Individual Savings Accounts (ISAs)

The ISA annual subscription limit will remain at £20,000 for 2020/21.

Junior ISA and Child Trust Funds

The annual subscription limits for 2020/21 will be increased significantly from £4,368 to £9,000. 

Regulation of pre-paid funeral plans

Following a consultation in 2018 and call for evidence in 2019 it was announced that the Government will introduce a number of measures intended to regulate funeral plan providers, including bringing them within the remit of the FCA. This will require changes to secondary legislation and the new regulatory framework is likely to be in place within two years.

Pensions

  • Lifetime allowance

The lifetime allowance will be £1,073,100 from 6th April 2020.

  • Tapered annual allowance changes

As expected, the Chancellor announced that the threshold income level for the tapered annual allowance will be increasing in 2020/21. However, the increase was more significant than expected, increasing by £90,000. The threshold income level will now be set at £200,000 and the adjusted income level will be set at £240,000.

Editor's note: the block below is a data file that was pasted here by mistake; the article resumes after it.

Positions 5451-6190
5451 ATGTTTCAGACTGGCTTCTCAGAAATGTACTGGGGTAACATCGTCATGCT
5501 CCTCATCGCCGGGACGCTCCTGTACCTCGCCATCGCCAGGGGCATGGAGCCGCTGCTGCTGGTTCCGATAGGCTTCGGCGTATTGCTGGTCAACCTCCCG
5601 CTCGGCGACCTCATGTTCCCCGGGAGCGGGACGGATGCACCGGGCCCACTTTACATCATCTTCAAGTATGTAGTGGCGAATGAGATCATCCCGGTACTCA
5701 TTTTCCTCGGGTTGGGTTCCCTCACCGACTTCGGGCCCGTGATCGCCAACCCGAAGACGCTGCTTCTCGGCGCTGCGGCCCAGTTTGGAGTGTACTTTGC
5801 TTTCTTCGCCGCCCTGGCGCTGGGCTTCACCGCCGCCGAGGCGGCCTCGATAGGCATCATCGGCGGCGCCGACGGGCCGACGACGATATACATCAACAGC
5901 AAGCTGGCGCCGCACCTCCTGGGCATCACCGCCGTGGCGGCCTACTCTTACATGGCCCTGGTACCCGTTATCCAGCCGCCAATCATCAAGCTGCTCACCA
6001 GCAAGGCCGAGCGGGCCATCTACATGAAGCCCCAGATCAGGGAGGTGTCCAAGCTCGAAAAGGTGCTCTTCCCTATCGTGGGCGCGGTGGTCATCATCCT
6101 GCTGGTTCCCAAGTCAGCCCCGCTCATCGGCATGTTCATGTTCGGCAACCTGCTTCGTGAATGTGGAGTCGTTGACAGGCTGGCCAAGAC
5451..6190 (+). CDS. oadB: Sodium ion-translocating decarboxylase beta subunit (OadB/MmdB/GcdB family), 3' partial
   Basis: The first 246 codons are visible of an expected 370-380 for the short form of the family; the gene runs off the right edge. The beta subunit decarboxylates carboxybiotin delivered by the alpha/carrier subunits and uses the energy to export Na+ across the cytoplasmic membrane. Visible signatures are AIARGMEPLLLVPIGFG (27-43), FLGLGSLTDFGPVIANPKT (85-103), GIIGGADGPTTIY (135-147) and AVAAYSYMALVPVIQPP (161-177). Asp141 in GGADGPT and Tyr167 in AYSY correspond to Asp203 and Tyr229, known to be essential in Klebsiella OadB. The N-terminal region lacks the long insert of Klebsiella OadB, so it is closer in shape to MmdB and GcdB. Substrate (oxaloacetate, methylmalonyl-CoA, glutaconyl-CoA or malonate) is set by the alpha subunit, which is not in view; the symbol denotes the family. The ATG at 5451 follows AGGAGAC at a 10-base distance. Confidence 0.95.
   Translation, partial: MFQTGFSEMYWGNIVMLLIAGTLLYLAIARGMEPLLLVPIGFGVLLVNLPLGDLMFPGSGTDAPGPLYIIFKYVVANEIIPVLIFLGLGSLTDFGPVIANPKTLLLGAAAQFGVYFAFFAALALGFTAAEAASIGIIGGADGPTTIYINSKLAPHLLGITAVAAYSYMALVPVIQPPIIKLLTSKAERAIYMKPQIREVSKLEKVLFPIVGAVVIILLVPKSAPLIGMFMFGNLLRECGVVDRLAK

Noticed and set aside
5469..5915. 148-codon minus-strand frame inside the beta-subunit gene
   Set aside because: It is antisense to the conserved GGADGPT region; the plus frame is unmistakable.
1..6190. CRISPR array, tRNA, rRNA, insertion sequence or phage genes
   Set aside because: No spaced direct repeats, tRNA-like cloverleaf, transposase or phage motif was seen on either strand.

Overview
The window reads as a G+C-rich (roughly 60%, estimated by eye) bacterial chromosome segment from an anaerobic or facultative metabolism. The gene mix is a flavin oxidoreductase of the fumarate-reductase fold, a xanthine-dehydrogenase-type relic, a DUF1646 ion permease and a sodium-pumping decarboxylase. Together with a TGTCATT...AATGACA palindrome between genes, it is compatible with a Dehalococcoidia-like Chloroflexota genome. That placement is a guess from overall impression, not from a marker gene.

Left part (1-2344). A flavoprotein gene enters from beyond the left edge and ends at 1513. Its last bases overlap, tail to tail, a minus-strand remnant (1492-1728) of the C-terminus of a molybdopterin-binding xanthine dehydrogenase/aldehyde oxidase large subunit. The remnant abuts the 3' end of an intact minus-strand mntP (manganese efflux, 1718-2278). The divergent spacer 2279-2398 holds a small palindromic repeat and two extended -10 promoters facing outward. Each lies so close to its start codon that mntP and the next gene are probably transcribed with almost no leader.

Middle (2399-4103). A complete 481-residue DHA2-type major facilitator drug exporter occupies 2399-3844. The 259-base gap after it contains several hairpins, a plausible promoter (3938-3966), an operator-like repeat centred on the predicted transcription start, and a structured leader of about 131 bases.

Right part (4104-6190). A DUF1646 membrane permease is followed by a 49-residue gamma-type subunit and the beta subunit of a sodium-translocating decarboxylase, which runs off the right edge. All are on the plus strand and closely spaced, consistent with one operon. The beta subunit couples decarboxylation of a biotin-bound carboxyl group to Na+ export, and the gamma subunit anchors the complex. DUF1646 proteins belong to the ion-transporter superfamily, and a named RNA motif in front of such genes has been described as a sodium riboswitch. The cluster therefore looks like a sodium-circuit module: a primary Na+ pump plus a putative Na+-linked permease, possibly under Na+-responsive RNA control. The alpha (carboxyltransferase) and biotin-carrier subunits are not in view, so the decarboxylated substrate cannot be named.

In addition, the minimum the taper can take the annual allowance down to will now be £4,000, a reduction from £10,000 previously.  The minimum will be reached when adjusted income is £312,000 or more.

One small comment made in the Red Book was that proposals to offer greater pay in lieu of pension contributions for senior clinicians in the NHS Pension Scheme will not be taken forward. This may impact plans already in place for some senior clinicians for the next tax year.

  • Call for evidence on pension tax administration

The Government has again committed to reviewing options for addressing the tax relief for low earners. This issue occurs for those in ‘net pay’ pension schemes who don’t pay any tax so receive no relief, in comparison to those in ‘relief at source’ schemes who will get basic rate relief by default. The publication of a call for evidence on pension tax relief administration is awaited.